Dear Leader is set to address the nation this morning, but, since Fox and Friends is still on for the better part of an hour as I write this, Darrin Bell’s explanation will have to do in the meantime.
And it may continue to be the most clear and concise version, though the Washington Post reports:
Vice President Pence is preparing a speech slated for next week on Iran policy, one official said, in an attempt to provide a more cohesive explanation of the president’s strategy.
Which will not only reassure the nation but provide a bit of interest for those who have not heard his voice since the vice presidential debates in 2016.
Which, in turn, is a lot more recently than anyone has heard Colin Powell’s voice, from which we got the straight scoop on Iraq back before our war with Eurasia which never happened because we’ve always been at war with Eastasia.
But, as Jeff Stahler notes, you have to give Trump credit for bringing the nation together.
One of the reasons that all those nations, including us, were willing to simply put a cap on Iran’s nuclear programs and try to live with its other activities was that, for all the madness of the Guardian Council and the Revolutionary Guards, there were moderating brakes built into the government and there was substantial opposition in the street, at least in the streets of urban centers like Tehran (the rural areas there, as here, remained vulnerable to populist saber-rattling).
And perhaps if the major media here had covered Iran in a way that anybody who had access to Google could discover in three minutes, we wouldn’t have so many people convinced of the “mad mullah” stereotype.
I suppose we should hope the rest of the world is covering us in a way that makes clear that, while we also have madness in charge and a compliant guardian council consisting of the Republican party, there are substantial numbers of citizens who don’t march in lockstep.
Meanwhile, Steve Greenberg poses an interesting, but sadly irrelevant question.
After all, we can turn to Stahler again for some of the answer to that question, because it doesn’t matter whether people are acting on the direct orders of the president or simply acting in accordance with the atmosphere he has created.
Not only does it not matter in terms of the effect on the people directly impacted, but it doesn’t matter in terms of our national image. Using Uncle Sam in this cartoon is valid, because what a border guard does — despite, or perhaps because of, denials — is going to be seen as representative of our nation.
We can take some comfort in Gov. Inslee’s response, but you have to wonder if anyone overseas will hear it.
We can be pretty sure it won’t rock the halls of Congress.
What to do, what to do? Well, aside from wishing our media would be more complete and accurate in the way it portrays the Iranian government, we could wish it would get off the horserace coverage of our upcoming elections and, as Ted Rall suggests, focus on some issues.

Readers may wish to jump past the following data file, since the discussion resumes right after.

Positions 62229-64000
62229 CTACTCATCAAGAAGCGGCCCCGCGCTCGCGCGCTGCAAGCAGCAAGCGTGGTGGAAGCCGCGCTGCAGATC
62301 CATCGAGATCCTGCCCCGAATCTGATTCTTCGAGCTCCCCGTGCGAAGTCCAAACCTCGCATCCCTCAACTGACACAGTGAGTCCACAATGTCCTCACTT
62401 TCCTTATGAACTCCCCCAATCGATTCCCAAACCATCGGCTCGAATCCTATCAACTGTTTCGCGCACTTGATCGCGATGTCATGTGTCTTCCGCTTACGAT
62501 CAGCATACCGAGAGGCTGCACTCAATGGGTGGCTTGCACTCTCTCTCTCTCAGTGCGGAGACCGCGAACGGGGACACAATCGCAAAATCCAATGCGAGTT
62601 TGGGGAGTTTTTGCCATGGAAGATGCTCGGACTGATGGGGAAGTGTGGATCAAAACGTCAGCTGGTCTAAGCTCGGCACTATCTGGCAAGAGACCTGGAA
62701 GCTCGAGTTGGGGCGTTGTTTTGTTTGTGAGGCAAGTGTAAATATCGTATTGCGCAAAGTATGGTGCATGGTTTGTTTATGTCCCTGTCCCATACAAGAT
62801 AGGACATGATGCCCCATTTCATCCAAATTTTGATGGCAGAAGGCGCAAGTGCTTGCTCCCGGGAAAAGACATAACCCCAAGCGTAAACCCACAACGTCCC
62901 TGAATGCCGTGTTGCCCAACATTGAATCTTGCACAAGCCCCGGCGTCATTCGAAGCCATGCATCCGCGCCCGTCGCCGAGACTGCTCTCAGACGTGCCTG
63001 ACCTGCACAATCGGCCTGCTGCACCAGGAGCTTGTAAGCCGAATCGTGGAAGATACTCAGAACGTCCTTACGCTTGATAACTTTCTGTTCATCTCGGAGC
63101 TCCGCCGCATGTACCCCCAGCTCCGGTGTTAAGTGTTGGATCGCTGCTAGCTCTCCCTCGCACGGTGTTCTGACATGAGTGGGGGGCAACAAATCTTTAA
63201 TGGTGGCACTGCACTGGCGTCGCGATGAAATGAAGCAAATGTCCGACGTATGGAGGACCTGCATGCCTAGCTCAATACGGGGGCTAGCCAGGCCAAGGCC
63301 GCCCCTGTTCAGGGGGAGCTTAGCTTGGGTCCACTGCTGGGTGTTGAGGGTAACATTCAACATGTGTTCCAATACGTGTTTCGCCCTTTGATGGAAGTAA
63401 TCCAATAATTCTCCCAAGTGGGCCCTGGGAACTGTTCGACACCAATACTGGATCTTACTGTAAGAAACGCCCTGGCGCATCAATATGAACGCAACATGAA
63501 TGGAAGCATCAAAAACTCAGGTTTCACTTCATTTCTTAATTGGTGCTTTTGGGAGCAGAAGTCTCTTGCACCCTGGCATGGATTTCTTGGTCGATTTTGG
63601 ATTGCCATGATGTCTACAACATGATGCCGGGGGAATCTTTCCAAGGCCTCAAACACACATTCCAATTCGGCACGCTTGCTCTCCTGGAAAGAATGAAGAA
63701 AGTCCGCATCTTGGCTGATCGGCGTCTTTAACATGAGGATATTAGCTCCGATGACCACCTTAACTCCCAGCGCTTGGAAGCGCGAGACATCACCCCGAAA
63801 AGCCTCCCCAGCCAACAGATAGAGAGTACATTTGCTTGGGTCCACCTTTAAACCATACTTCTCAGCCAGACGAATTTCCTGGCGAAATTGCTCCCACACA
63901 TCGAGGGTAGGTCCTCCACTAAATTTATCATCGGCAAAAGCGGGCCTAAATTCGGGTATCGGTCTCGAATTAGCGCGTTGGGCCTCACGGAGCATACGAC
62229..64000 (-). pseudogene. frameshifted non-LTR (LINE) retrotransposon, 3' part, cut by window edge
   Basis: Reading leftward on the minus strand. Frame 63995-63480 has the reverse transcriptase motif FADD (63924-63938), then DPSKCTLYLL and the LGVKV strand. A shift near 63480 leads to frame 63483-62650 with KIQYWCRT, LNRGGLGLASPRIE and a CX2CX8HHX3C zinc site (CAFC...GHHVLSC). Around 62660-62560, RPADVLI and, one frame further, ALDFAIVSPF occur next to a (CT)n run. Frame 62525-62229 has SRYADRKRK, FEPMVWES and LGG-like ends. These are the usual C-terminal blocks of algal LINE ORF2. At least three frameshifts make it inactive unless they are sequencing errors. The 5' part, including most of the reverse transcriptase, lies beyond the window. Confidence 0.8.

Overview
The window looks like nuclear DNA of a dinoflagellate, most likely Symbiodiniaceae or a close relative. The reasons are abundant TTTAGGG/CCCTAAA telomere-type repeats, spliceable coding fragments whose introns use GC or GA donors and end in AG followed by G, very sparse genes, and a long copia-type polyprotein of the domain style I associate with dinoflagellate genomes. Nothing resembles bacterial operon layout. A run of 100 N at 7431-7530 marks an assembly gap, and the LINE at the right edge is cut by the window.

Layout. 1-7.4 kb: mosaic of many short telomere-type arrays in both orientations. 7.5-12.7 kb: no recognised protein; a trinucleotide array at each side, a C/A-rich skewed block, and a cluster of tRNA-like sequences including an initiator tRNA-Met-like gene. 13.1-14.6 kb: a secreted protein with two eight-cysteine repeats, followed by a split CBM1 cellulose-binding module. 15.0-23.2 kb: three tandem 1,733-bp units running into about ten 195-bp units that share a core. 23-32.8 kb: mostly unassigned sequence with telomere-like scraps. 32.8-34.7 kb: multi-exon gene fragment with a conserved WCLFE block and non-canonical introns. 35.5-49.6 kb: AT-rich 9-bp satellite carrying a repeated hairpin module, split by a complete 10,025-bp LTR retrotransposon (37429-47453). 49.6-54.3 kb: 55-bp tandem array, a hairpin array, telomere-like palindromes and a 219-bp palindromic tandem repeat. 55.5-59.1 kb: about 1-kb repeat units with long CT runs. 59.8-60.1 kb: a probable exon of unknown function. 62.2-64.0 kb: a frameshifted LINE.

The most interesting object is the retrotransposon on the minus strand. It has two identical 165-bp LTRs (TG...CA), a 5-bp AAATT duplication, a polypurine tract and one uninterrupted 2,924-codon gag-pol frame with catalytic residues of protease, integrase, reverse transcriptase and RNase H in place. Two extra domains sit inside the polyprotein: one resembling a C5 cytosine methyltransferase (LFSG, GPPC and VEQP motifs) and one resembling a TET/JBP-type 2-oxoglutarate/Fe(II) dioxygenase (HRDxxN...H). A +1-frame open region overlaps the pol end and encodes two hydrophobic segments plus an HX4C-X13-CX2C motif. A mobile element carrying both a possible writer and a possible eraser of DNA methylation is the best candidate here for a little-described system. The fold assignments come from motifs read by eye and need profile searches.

As Jennifer Rubin has noted, the media has spent entirely too much time navel-gazing on social media and ignoring the fact that not every voter hangs out on Facebook and Twitter.
She focuses on the fact that Joe Biden is a lot more popular in polls than he is on-line, which is true but his particular pluses and minuses are less crucial than the underlying notion that we’re heading to the election without a clear vision.
Even the polls are more skewed by who answers them than by what the numbers suggest. A lot of people who won’t be reached by pollsters will find their way to the voting booths in November, as they did last time around.
Well, we can wish for all sorts of things. We can wish for Citizens United to be overturned and to get money out of our elections.
We could also wish we didn’t have election dates so firmly set in the Constitution, but rather were on the system in parliamentary systems, where suddenly someone decides it’s time and you’ve got this many weeks — not months — to get your message out before people vote on it.
And, while we’re at it, we could wish that frogs had wings so the poor things wouldn’t keep bumping their asses on the ground.
Back when we were young and believed things, we were used to running into parts of Lao Tze or Confucius that didn’t seem quite as congenial as the other parts we had embraced, but the real conflict came with Plato’s attitude towards the arts, lovingly ridiculed here by Existential Comics.
We loved Plato, and yet we loved the arts and it was quite a problem.
I suppose I could build some conceptual bridge back to the topic of elections, pointing out that I never did find a philosopher with whom I agreed on every point, nor a candidate either.
And I suppose I just did.
But I mostly pass this along because it cracked me up and we could all use a few laughs at the moment.
Here. Tom Heintjes has uncovered a half dozen examples of a most unusual feature from years gone by. Go enjoy that instead.
Every item is completely true, just like that political crap you’ve been reading on the Internets.